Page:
Are you making a financial faux pas.
As I was writing my “Investment Advice for 20 Somethings”, I felt like it would be very short-sighted of me to not discuss what you can do once you have got yourself covered on the financial basics. Even if you are 30 something, you may still be making the financial faux pas that many 20 somethings are susceptible to. I highly recommend looking at the 20 something investment advice before considering what I share with you below.
Now that you have enjoyed your 20’s and are finding some financial stability, it is time to start thinking about larger, long-term investments. And no, I am not talking about the stock market where you set it and forget it or roll the dice and try to become a day trader (unless that is your profession of course). I am talking about collateralized investments that are not dictated by the volatility of the markets.
“Now that you have enjoyed your 20’s and are finding some financial stability, it is time to start thinking about larger, long-term investments.”
Collateralized investments can come in many forms. The most popular are real estate (i.e. rental properties, fix & flips, Trust Deeds) and precious metals. Real estate has the potential to be both income and equity generating. Precious metals do not have the income component but could have an equity component over time. I prefer investments that take on both income and equity or, if nothing else, when the market softens the income remains while the equity recovers. For this conversation, I will discuss how real estate can be a powerful tool to build wealth using others money.
Be prepared to not be selfish or materialistic for this experiment to work. Have you ever consider buying your first home for someone else to live in? If even a small percentage of first-time homebuyer consider this option first before buying for themselves there could be many more people building wealth in their 30’s and beyond. Hear me out on this one…
You are 30 something years old and living in a townhome that you are renting for $1,800 a month. The townhome next door just went up for sale for $180,000. Yes, it needs a little work but nothing you cannot handle. Because it is an investment property, you are going to have to put somewhere between 15% to 35% down depending upon your credit score ($27,000 to $63,000) to purchase the townhome. You opt for an even $30,000 to bring the purchase price down to $150,000. This $150,000 you will finance for 4% interest over 30 years making your monthly payment $900.00 a month. Yes, I know this interest is higher than the current mortgage rates, but I do not want to paint you a rainbow.
So here you are. You purchased your first home, and your mortgage is $900.00 a month. This is the same townhome that you are paying $1,800 a month to rent.
You took the 30-year mortgage option to reduce the payment as opposed to the 15-year mortgage, and yes that will give you the piece-of-mind of knowing you can handle the mortgage if the future renter moves out until you can get it rented again, so I get the strategy. Now it is time to determine what you are going to rent it for? Certainly not less than what you are paying. Say you rent it for $2,000 a month. What are you going to do with the profit? A portion of the profit needs to be held for taxes, insurance, and future repairs. Typically, this is 10% (or $200 a month) of the rent until approximately 5% of the property value is put aside. As you are building to the 5% rainy day fund this leaves an additional $900 a month above the cost of the mortgage. Do you pay down the principal of the mortgage? Do you use it to save for the down payment of another rental? This is not a bad problem to have, but making the right choice is important.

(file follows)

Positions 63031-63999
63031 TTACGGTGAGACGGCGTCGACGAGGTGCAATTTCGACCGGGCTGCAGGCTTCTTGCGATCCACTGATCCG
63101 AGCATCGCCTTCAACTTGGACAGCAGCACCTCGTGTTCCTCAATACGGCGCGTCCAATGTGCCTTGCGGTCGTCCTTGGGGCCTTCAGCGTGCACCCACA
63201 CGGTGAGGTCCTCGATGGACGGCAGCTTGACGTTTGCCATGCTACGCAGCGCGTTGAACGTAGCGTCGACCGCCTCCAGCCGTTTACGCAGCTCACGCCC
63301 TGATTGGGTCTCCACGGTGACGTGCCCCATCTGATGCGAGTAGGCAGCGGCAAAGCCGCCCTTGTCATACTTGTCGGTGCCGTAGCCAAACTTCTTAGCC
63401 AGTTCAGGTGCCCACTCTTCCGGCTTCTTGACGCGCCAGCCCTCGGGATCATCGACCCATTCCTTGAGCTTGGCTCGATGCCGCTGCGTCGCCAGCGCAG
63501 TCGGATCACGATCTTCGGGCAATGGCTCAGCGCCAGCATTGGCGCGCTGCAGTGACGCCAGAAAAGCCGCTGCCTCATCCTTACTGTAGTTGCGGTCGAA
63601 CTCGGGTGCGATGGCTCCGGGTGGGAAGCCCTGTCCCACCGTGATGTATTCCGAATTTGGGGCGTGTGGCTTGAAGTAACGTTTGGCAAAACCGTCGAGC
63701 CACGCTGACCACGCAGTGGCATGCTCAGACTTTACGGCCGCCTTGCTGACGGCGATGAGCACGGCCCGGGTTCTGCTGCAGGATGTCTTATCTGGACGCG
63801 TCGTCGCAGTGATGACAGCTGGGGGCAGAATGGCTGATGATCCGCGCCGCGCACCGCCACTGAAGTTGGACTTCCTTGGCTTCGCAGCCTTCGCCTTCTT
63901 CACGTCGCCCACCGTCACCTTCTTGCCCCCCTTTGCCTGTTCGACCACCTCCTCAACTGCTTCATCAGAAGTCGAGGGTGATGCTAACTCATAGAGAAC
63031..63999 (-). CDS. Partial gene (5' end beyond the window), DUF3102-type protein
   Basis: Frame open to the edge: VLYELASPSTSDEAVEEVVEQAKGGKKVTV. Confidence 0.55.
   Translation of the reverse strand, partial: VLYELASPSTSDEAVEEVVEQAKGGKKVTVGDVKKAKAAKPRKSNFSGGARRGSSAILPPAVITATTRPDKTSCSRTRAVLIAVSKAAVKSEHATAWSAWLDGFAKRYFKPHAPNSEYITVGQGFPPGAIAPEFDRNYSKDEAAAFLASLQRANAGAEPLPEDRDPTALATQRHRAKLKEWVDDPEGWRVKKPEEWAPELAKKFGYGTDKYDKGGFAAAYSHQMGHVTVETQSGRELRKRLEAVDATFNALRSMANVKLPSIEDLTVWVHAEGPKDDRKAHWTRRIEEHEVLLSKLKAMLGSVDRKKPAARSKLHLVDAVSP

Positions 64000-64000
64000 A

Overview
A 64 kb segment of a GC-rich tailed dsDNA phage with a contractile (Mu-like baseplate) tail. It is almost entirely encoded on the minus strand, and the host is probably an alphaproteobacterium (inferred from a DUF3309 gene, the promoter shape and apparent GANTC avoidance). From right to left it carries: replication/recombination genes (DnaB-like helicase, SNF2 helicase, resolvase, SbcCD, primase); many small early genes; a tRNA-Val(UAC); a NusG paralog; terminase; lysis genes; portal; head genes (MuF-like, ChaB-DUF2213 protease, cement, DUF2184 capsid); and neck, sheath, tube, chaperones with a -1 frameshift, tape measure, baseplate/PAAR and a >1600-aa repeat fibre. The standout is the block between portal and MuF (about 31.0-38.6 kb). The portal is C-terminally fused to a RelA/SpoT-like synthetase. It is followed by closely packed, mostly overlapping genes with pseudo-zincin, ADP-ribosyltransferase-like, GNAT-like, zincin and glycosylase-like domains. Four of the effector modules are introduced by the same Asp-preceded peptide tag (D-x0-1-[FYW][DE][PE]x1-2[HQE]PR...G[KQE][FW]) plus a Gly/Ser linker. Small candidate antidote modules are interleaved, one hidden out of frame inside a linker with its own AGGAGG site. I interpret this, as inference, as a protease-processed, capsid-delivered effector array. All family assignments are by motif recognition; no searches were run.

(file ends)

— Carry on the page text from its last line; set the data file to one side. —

Dave Ramsey says it best in his article “7 Easy Ways to Pay-off Your Mortgage Early” about the advantages of paying off your mortgage early. To meet these philosophies, it does require discipline. Discipline equals savings not only in the interest you will not pay, but also in your ability to increase your earning potential on the rent you are collecting. Do not forget that someone else is paying your mortgage off, so you are not losing anything by applying the remainder of the rent to the outstanding principal of the mortgage. You are not paying another cent to the pay off the mortgage, so why not apply the total rent (minus rainy day funds) from the renter? This will ensure you a completely paid off mortgage by the time you are 40 years old. Instead of having $900.00 income you have now increased the income to $1,800 a month and you own a $250,000 (increased value over time) real estate asset free and clear that you only spent $30,000 to acquire. This is where the multipliers start to matter as you consider your next move.
“All too often we take our eye off the prize and think we have plenty of time to save.”
If you have the stamina to apply the scenario above throughout your 30’s and you continue down this path in your 40’s with adding alternative asset (real estate), you will amass a well-diversified retirement portfolio assuming that you are applying both market related investments (401(k) plan) and real estate related assets. All too often we take our eye off the prize and think we have plenty of time to save. The sooner you start building wealth the sooner you retire.